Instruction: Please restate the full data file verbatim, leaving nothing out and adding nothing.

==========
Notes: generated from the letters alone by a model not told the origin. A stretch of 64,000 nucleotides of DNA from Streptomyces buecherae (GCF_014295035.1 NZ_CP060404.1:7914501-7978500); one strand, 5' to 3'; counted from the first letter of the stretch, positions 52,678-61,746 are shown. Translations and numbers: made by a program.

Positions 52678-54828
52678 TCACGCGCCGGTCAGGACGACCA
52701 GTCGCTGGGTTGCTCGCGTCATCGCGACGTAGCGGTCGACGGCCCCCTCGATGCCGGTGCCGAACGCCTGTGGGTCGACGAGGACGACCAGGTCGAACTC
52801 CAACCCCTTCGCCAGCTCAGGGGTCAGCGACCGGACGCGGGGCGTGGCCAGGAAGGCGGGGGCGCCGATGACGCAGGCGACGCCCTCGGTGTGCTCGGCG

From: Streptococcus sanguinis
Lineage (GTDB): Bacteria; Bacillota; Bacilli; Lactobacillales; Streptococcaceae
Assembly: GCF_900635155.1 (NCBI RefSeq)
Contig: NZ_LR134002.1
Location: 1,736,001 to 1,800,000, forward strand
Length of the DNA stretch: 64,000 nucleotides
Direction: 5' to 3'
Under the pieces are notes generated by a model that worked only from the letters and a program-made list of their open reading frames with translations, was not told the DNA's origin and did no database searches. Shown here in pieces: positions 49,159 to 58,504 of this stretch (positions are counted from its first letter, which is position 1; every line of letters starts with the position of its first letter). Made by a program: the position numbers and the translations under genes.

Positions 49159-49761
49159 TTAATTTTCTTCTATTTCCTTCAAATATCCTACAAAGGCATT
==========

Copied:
Notes: generated from the letters alone by a model not told the origin. A stretch of 64,000 nucleotides of DNA from Streptomyces buecherae (GCF_014295035.1 NZ_CP060404.1:7914501-7978500); one strand, 5' to 3'; counted from the first letter of the stretch, positions 52,678-61,746 are shown. Translations and numbers: made by a program.

Positions 52678-54828
52678 TCACGCGCCGGTCAGGACGACCA
52701 GTCGCTGGGTTGCTCGCGTCATCGCGACGTAGCGGTCGACGGCCCCCTCGATGCCGGTGCCGAACGCCTGTGGGTCGACGAGGACGACCAGGTCGAACTC
52801 CAACCCCTTCGCCAGCTCAGGGGTCAGCGACCGGACGCGGGGCGTGGCCAGGAAGGCGGGGGCGCCGATGACGCAGGCGACGCCCTCGGTGTGCTCGGCG

From: Streptococcus sanguinis
Lineage (GTDB): Bacteria; Bacillota; Bacilli; Lactobacillales; Streptococcaceae
Assembly: GCF_900635155.1 (NCBI RefSeq)
Contig: NZ_LR134002.1
Location: 1,736,001 to 1,800,000, forward strand
Length of the DNA stretch: 64,000 nucleotides
Direction: 5' to 3'
Under the pieces are notes generated by a model that worked only from the letters and a program-made list of their open reading frames with translations, was not told the DNA's origin and did no database searches. Shown here in pieces: positions 49,159 to 58,504 of this stretch (positions are counted from its first letter, which is position 1; every line of letters starts with the position of its first letter). Made by a program: the position numbers and the translations under genes.

Positions 49159-49761
49159 TTAATTTTCTTCTATTTCCTTCAAATATCCTACAAAGGCATT